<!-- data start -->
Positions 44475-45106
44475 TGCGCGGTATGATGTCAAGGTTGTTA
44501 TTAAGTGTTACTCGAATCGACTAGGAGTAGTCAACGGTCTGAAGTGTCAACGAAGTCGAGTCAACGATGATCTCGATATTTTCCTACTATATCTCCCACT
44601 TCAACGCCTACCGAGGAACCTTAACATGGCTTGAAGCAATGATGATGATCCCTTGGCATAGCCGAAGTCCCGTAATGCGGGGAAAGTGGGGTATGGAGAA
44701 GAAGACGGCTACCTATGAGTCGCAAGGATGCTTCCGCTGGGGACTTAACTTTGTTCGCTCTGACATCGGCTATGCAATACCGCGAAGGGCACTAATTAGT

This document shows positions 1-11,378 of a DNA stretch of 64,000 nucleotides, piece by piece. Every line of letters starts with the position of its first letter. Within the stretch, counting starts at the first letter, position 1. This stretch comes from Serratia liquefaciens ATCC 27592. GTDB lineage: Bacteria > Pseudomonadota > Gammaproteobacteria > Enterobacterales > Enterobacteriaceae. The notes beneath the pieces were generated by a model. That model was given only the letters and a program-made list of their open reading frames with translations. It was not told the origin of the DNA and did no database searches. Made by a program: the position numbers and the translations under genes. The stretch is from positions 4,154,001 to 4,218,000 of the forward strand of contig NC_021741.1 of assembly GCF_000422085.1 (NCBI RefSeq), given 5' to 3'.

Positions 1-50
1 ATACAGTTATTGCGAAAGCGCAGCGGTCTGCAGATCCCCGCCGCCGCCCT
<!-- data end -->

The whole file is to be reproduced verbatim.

Positions 44475-45106
44475 TGCGCGGTATGATGTCAAGGTTGTTA
44501 TTAAGTGTTACTCGAATCGACTAGGAGTAGTCAACGGTCTGAAGTGTCAACGAAGTCGAGTCAACGATGATCTCGATATTTTCCTACTATATCTCCCACT
44601 TCAACGCCTACCGAGGAACCTTAACATGGCTTGAAGCAATGATGATGATCCCTTGGCATAGCCGAAGTCCCGTAATGCGGGGAAAGTGGGGTATGGAGAA
44701 GAAGACGGCTACCTATGAGTCGCAAGGATGCTTCCGCTGGGGACTTAACTTTGTTCGCTCTGACATCGGCTATGCAATACCGCGAAGGGCACTAATTAGT

This document shows positions 1-11,378 of a DNA stretch of 64,000 nucleotides, piece by piece. Every line of letters starts with the position of its first letter. Within the stretch, counting starts at the first letter, position 1. This stretch comes from Serratia liquefaciens ATCC 27592. GTDB lineage: Bacteria > Pseudomonadota > Gammaproteobacteria > Enterobacterales > Enterobacteriaceae. The notes beneath the pieces were generated by a model. That model was given only the letters and a program-made list of their open reading frames with translations. It was not told the origin of the DNA and did no database searches. Made by a program: the position numbers and the translations under genes. The stretch is from positions 4,154,001 to 4,218,000 of the forward strand of contig NC_021741.1 of assembly GCF_000422085.1 (NCBI RefSeq), given 5' to 3'.

Positions 1-50
1 ATACAGTTATTGCGAAAGCGCAGCGGTCTGCAGATCCCCGCCGCCGCCCT